"Heroes" is coming back. Yatta?
For some fans, NBC's announcement of "Heroes Reborn" is going to be the best news of the week. Others won't even bat an eyelash. But there's no denying that for certain shows, the legacy lives on long past the series finale — and there's always a fan or two million ready to reopen a closed book.
Indeed, "Heroes Reborn" is just the latest show to make an unexpected comeback. Netflix revived "Arrested Development" for a fourth season last year, and Fox has a new round of "24" premiering later this spring. The surprise revivals of all three of those shows make you stop and wonder: Which other fan-favorite TV series are worthy of a revisit?
Here are nine shows we feel could be worth resurrecting at some point down the line, if properly executed.
There was buzz a few years ago that the Jennifer Garner spy series could see a return from the dead. Here's hoping that buzz heats up again thanks to the "Heroes" news, because there's always more stories where Rambaldi boxes are concerned.
An "Alias" revival doesn't necessarily need many or any of the players from the original series (the triple-agent concept would work well enough with a new cast), but there are a lot of juicy, unresolved characters and stories still in play — like the return of Julian Sark, or even the newly-immortal, buried-alive Arvin Sloane.
When HBO ended "Deadwood," there was talk of a series of TV movies that would tie up the critically-acclaimed Western's loose ends. Alas, that never happened. The Gem remains closed for business, with no signs of Swearengen on the horizon whatsoever.
It's a shame, too, as "Deadwood" was just about to dig into some of the best material from the town's brutal and tragic history. Perhaps it's not too late for HBO to make good on the wrap-up movies they promised once upon a time — but Ian McShane and the others aren't getting any younger.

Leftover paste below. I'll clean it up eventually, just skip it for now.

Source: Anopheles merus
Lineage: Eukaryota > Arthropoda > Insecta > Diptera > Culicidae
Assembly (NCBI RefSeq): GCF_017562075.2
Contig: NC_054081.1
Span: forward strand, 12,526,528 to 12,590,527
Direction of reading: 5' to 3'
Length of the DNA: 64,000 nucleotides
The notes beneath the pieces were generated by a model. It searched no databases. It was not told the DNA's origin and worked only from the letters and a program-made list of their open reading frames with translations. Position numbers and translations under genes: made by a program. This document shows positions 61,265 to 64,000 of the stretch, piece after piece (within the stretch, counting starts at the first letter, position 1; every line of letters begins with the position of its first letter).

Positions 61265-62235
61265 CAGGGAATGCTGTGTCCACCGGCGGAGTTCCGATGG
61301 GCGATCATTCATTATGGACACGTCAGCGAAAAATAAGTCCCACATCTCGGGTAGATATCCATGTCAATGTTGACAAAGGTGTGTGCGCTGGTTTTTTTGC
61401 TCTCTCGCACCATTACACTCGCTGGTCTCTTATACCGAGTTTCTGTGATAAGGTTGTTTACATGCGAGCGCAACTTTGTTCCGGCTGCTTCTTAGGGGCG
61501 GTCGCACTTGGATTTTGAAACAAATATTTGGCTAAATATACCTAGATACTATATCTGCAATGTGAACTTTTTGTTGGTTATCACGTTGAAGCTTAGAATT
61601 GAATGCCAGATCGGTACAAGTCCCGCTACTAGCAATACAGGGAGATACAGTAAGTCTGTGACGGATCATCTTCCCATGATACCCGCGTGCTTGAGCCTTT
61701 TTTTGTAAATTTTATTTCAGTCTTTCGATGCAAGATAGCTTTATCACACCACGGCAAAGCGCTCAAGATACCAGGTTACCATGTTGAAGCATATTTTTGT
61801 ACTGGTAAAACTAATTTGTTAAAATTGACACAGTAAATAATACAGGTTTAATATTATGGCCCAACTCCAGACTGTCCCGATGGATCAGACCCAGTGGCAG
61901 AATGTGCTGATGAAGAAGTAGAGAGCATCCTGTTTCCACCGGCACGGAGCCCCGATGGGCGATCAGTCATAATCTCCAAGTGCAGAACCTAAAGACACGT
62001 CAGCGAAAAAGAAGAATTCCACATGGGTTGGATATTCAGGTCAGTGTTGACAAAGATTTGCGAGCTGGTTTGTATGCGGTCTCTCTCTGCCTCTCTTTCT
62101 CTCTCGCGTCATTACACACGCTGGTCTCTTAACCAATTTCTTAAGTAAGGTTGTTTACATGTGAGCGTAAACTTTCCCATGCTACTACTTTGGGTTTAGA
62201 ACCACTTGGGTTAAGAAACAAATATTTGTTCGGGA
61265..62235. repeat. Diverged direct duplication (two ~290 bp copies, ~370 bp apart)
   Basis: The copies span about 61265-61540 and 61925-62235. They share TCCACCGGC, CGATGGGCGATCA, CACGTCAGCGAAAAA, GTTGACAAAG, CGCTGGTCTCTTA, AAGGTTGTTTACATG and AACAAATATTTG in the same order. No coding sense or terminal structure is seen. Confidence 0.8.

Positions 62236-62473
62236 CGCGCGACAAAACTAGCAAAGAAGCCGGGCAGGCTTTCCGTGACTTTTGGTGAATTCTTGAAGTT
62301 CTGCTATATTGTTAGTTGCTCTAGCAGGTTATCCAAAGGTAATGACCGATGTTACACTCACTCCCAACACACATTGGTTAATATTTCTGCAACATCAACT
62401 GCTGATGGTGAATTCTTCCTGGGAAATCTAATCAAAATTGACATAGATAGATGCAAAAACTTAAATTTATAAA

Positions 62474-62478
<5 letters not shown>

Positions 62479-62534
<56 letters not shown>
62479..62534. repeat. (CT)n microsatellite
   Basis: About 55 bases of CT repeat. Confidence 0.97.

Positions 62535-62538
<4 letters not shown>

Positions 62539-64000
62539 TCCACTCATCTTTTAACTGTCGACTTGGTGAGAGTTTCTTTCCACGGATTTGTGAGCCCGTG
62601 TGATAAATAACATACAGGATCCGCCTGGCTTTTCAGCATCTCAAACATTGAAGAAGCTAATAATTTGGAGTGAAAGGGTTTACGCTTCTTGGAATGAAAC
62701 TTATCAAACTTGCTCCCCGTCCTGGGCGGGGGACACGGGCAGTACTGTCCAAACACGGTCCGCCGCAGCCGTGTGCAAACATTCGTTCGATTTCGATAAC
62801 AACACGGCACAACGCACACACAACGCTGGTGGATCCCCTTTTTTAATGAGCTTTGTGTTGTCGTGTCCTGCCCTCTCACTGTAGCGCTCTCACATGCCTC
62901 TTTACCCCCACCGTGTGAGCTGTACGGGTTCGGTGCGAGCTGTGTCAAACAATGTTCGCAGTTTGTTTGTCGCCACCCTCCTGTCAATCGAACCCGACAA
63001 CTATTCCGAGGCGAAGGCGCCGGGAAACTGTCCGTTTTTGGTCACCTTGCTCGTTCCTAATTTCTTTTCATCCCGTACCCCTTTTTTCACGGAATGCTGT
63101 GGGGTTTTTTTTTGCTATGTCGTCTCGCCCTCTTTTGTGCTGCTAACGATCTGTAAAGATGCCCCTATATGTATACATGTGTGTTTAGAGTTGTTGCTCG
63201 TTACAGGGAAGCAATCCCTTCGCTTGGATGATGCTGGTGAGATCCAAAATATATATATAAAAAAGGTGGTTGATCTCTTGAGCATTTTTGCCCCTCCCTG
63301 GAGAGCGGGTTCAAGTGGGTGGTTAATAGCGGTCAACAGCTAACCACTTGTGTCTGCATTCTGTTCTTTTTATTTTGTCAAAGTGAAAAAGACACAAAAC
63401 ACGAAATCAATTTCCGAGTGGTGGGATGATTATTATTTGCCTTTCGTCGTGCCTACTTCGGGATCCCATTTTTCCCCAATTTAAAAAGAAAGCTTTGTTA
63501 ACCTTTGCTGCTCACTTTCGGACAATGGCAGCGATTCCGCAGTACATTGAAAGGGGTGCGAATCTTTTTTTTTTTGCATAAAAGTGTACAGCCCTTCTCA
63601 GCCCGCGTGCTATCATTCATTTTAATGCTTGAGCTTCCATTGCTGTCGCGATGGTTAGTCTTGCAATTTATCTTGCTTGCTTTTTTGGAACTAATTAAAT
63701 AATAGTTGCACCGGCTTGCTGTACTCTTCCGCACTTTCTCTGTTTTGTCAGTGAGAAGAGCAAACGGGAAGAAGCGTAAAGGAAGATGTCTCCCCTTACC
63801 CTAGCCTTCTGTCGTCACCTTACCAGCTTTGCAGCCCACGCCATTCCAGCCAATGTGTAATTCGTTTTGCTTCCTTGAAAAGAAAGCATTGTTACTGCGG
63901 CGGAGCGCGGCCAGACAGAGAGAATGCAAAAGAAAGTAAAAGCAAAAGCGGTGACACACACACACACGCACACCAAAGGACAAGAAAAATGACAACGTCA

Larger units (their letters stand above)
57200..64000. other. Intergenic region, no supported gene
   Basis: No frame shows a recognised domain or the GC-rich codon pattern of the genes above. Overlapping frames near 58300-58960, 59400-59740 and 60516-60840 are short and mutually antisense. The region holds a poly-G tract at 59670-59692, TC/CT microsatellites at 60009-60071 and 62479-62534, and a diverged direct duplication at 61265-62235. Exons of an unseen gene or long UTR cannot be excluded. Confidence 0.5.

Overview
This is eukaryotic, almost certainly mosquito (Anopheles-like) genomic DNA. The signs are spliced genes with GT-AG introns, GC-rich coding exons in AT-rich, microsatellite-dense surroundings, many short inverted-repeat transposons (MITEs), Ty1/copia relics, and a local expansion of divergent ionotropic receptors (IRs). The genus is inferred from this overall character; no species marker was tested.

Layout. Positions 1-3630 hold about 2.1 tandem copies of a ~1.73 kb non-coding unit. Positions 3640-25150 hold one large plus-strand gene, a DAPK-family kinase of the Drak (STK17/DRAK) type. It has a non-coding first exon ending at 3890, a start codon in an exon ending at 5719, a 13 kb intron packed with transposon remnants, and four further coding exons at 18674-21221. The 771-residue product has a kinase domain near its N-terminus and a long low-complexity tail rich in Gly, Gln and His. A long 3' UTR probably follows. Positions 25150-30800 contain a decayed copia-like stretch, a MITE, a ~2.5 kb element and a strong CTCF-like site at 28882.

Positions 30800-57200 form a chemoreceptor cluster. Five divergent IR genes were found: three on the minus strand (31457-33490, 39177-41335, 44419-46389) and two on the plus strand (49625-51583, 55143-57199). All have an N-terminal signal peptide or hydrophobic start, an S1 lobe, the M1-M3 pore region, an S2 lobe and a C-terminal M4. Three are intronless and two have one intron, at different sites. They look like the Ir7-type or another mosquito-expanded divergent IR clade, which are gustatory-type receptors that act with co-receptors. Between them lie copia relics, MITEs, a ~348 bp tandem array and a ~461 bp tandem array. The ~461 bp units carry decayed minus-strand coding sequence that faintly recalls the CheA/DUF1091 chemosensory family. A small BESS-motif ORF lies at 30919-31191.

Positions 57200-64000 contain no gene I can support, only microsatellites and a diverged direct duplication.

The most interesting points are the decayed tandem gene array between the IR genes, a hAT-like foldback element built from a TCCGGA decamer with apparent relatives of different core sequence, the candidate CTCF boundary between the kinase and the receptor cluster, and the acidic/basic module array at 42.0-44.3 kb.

It needs to happen, some how, some way, if only so everybody stops asking Joss Whedon about it every time he makes a public appearance.
Pulling off a "Firefly" reboot is no easy feat, of course. There's a little show called "Castle" to consider, where Nathan Fillion is concerned. Other stars from the show are busy with commitments of their own, too. And it's hard to imagine going back to the "Firefly" well without Wash. But an animated "Firefly" series? Maybe that's something somebody can look into.
"Friday Night Lights"
Clear eyes, full hearts, can totally reboot — as long as the team's in place.
But which team? Would a return to "Friday Night Lights" follow the Taylors to Philadelphia? Or would it focus on a new era of Panthers back home in Dillon, Texas? Home is where the heart is, but "FNL" had so much heart that it's hard to know where a revival would take place. Maybe Kyle Chandler's right; perhaps it's best to leave this ball on the field.
The ratings were never in its favor, but "Fringe" was always a critical darling, even among the famously cancel-happy higher-ups at Fox. Though the science fiction series ended with a fair share of closure, the door was left open for another adventure, focusing on the missing Walter Bishop's whereabouts. A final event series focused on finding Walter could be pretty amazing.
Damon Lindelof and Carlton Cuse were adamant all along the way that they had a vision for how to end "Lost," and that they viewed their ending as a permanent resolution. But many viewers would argue that there's still more story left to be told.
What's the deal with Walt? What's the true nature of Jacob and the Man in Black and their ancient rivalry? Why are the numbers so bad? What's with all the Egyptian stuff? A new batch of "Lost" could answer those lingering questions and more.
But "Lost" isn't worth revisiting if there isn't a story to tell, and if certain actors aren't willing to come back for the party. Hurley and Ben are the co-leaders of the Island now, for example; a "Lost" revisit doesn't work without them. It feels like a "Lost" reboot is inevitable, but unless ABC can get many of the key players back on board, it's not worth doing.
I don't know that anyone is asking for this one except for me, but I would love to see a return trip to the Oswald State Correctional Facility, if only because the show's legacy can't end on Keller's anthrax play. It really, really can't.
If Netflix can revive "The Killing" for a fourth season, surely it can bring back "Terriers," the criminally underwatched FX drama starring Donal Logue and Michael Raymond-James as low-level and unlucky private eyes Hank and Britt.
"Terriers" is perfect as it stands, a relic of an unappreciated single-season era. But I can't imagine that there's a single "Terriers" fan in the world that would argue against seeing those opening credits roll one more time, with "Gunfight Epiphany" blaring all season long.
It is not happening again. But it would be wonderful and weird if it did.
Which shows would you like to see get the "Heroes Reborn" treatment?